Remember when Niagara Falls was considered THE place for honeymooners? Would you be surprised to know that all started back in the early 1800’s?
According to the website, www.infoniagara.com, Niagara Falls was established as the ideal honeymoon destination by the French in 1803. “It has been said that Napoleon’s brother, Jerome Bonaparte, travelled by stage from New Orleans to spend his honeymoon in Niagara Falls, after his marriage to Elizabeth Patterson, daughter of a Baltimore merchant, and returned home with flowing reports.” Historian Sherman Zavitz, however, traces the notion to Theodosia Burr, daughter of Aaron Burr, who, in 1801, took a wedding tour of the falls after hearing about its wonders from the Mohawk Chief, Joseph Brant. Upon her return to New York City she extolled the beauty of the falls to her New York Society friends and the rest, as they say, is history.
Regardless of how Niagara falls became a tourist and a honeymoon destination, during the 19th century The Falls at Niagara attracted visitors from all over the globe, a symbol of the majesty and power of a young nation.
John Qiuncy Adams declared the falls an “icon of the American Sublime…vast, unmeasureable, unconquerable, inexplicable.”
Of his visit to the falls, Charles Dickens wrote, “I seemed to be lifted from the earth and to be looking into Heaven.”
In 1831, Fanny Trollope, mother of my favorite 19th century author, Anthony Trollope, visited Niagara Falls with her family and wrote about her climb to view the falls in her book The Domestic Manners of Americans, “the giddy stairs which scale the very edge of the torrent…on which, shudder as you may, you must take your stand or lose your reputation as a tourist.”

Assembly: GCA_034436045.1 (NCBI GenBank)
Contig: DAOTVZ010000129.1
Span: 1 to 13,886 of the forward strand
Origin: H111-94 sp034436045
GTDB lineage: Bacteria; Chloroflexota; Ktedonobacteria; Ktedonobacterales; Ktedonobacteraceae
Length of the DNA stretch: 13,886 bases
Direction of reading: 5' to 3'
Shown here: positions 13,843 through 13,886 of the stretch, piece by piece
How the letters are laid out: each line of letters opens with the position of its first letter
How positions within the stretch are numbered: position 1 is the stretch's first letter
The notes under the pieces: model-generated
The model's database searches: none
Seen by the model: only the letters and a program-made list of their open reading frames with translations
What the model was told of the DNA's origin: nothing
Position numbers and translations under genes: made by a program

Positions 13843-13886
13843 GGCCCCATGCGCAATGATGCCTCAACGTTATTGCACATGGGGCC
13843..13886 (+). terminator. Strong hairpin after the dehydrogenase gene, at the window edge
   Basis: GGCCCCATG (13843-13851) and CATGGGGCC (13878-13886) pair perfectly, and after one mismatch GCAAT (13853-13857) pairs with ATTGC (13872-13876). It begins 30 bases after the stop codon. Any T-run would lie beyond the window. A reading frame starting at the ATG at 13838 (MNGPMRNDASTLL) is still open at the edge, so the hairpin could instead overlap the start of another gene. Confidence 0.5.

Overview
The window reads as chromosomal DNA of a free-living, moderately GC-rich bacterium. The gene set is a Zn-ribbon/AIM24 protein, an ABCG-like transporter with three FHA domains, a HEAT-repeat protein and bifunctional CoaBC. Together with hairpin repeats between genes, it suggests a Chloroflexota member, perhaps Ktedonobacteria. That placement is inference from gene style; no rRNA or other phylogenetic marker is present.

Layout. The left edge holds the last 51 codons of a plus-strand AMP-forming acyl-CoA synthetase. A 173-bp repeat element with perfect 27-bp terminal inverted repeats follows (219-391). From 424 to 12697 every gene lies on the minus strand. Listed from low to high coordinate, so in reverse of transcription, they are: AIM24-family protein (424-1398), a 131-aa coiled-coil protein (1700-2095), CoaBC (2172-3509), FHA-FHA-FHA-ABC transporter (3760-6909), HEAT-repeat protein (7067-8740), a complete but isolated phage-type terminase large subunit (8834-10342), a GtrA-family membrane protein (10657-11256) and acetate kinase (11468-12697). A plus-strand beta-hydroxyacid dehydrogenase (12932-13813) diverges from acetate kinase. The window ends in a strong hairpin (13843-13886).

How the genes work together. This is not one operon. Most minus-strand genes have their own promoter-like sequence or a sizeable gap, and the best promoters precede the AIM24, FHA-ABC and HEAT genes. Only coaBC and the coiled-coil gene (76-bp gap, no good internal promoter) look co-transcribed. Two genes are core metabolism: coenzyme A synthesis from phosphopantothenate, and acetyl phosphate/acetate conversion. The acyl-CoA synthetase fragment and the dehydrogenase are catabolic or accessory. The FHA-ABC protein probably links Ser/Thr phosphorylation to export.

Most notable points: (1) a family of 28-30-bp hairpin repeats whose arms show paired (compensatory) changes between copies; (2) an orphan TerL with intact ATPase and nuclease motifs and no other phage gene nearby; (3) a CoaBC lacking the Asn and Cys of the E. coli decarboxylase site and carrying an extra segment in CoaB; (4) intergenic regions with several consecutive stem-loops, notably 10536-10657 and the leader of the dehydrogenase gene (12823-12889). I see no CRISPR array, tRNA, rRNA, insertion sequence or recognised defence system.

Beginning in 1846, a ferry service was made available to cross the Niagara River just below the falls, but by 1848 business dropped due to the construction of the first Suspension Bridge across the falls. The owners of the ferry service reinvented themselves as a sightseeing cruise which sailed within a short distance of the Horseshoe Falls and the Maid of the Mist continues today.
Prince Edward visited Niagara Falls in 1860, the first tour of America by an heir to the British throne. The New York Times article describes how the Falls were “decorated” for the visit: “To-night two hundred immense Bengal lights are burning at the Falls, and the sight is the most magnificent I have ever witnessed — lighting up the heavens for miles around. All colors of the rainbow were in turn shown through the waters, and the whole affair was a wonderful success in the pyrotechnic art. The Prince is astounded at the sight, and has already manifested his impatience to go to the Falls.”
The Falls was a destination of intrigue when, in July 1864, a supposed meeting between Horace Greely (NY Tribune Editor) and southern dignitaries (the Copperheads) took place with hopes of brokering a peace without Lincoln’s support and much to the President’s annoyance. “It appears that a person of no less position than Mr. HORACE GREELEY has been carrying on a sort of private negotiation with some important members of the Confederacy, who have been staying for that purpose on the British side of Niagara Falls.” (London Times) Perhaps in light of this occurrence, Jefferson Davis visited in 1867, where, in the town of Niagara, “a pleasant confederate society” had sprung up.